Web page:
Job La Flor (In Spanish, la flor means "the flower") is an old man living with his family beside the main highway, just as it enters Pueblo Nuevo Solistahuacan. I go to see him now because not long ago he was an invader -- one of the group of people that for years, and even now, has given Yerba Buena and Colegio Linda Vista so many problems (see "Armed Men Invade Yerba Buena Property," and "Invaders Planting Beans. When I finally stand before him, I find myself unprepared for the peaceful, wise-looking and even compassionate look in his eyes. Though he walks slowly and his hair is gray, it's clear from his appearance that most of his life he's been a good-looking, robust man, and the glint in his eye says that he's always been willing to enjoy a good laugh.
"I'm a member of the ejido here," he explains. (Ejidos are basic units of Mexico's semi-communistic system of organizing communities into agricultural cooperatives in which members have sole rights to farm parcels of land assigned to them, but the land's actual ownership lies with the ejido organization.) "Well, a few years ago the leaders in our ejido began telling us that the gringos had taken land from our ejido in order to have land on which to build Yerba Buena and the Colegio. A surveyor came in and showed us where the property boundary really should be, so we put barbed-wire fences there. I was assigned a plot of land that the Colegio claimed, and so were several of my compañeros. But from the beginning I could see that there was a lot of confusion about this matter. So I just let my land go, and kind of withdrew from the whole thing. But other compañeros, you know, they wanted to fight for their land."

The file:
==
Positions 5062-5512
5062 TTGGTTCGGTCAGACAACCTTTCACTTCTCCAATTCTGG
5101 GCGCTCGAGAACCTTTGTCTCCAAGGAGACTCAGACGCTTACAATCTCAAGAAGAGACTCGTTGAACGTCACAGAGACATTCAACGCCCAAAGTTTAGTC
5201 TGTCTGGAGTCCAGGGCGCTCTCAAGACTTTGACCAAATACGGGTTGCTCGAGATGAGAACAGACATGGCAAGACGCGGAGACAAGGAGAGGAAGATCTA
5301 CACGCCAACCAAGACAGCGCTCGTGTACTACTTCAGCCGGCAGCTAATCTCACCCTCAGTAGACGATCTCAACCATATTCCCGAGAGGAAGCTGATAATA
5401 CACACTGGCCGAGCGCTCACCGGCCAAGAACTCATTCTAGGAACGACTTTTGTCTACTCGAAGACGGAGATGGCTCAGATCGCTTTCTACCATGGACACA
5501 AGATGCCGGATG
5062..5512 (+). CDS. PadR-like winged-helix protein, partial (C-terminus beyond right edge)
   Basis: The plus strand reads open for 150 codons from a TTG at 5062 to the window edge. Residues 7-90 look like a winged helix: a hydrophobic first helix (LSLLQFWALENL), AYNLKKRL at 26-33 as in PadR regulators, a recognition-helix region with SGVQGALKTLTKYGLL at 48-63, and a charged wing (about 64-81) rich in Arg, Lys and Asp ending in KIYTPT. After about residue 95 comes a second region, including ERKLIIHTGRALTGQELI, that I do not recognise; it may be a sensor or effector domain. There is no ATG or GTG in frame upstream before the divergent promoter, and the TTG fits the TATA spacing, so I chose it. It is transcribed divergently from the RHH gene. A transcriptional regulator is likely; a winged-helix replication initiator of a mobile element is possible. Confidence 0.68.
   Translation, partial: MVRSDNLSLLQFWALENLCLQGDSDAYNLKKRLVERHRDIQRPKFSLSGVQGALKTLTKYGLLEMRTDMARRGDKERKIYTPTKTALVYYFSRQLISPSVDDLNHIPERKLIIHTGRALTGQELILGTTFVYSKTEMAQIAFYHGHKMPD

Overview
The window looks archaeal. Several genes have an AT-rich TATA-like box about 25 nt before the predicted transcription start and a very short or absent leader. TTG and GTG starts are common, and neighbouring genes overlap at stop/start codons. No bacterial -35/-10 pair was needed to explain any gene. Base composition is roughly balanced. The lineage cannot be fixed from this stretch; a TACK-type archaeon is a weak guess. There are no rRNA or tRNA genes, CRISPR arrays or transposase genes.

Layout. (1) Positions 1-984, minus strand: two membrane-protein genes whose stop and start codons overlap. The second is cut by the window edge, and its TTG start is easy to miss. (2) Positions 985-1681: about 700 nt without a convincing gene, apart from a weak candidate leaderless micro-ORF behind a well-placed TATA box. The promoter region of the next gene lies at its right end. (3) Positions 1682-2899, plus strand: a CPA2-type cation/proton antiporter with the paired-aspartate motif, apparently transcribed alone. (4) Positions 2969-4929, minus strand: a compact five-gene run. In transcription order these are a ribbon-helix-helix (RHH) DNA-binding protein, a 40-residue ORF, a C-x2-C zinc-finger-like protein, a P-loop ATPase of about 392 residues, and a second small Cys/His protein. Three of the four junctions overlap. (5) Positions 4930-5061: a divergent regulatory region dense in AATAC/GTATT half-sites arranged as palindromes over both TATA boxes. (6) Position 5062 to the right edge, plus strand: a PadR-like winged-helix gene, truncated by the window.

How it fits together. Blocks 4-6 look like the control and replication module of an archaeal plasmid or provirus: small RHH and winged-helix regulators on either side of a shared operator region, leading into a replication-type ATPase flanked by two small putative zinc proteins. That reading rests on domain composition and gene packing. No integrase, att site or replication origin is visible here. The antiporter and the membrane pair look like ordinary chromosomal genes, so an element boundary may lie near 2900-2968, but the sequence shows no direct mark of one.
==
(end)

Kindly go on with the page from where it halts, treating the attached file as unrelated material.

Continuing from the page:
Job La Flor does not mention the time when some supporters of Linda Vista school went to remove the barbed- wire fence. Several members of the ejido spotted them, got some help, and then overpowered the school's people, tied them up, and marched them to Pueblo Nuevo to be put in jail. However, at the town's edge the ejido members lost some of their steam as some of the townspeople taunted them. The school's people were let loose, but not until after the school promised that the fence could stay. To this day barbed-wire fences cut off both Linda Vista and Yerba Buena from large portions of their land. About 700 people from Pueblo Nuevo now gather firewood on this property.
"I'm out of all that now," he says. "In a situation like that, you just can't know who has the right. It causes bad feelings, even among compañeros... " When he refers to those problems with his friends, I clearly see in his face that he is remembering one or more incidents that still trouble him. He simply stops talking and looks into the dust at our feet. After a while I say that to me it seems that already there are too many people in this land. All the good soil already has been used, and now it is deteriorating from erosion and weed and insect infestation. But it's typical for families to produce seven to ten children, and in twenty years, those children will have children...
"What's going to happen then," I ask.
"All that is in the hands of God." he replies in a whisper, without hesitation.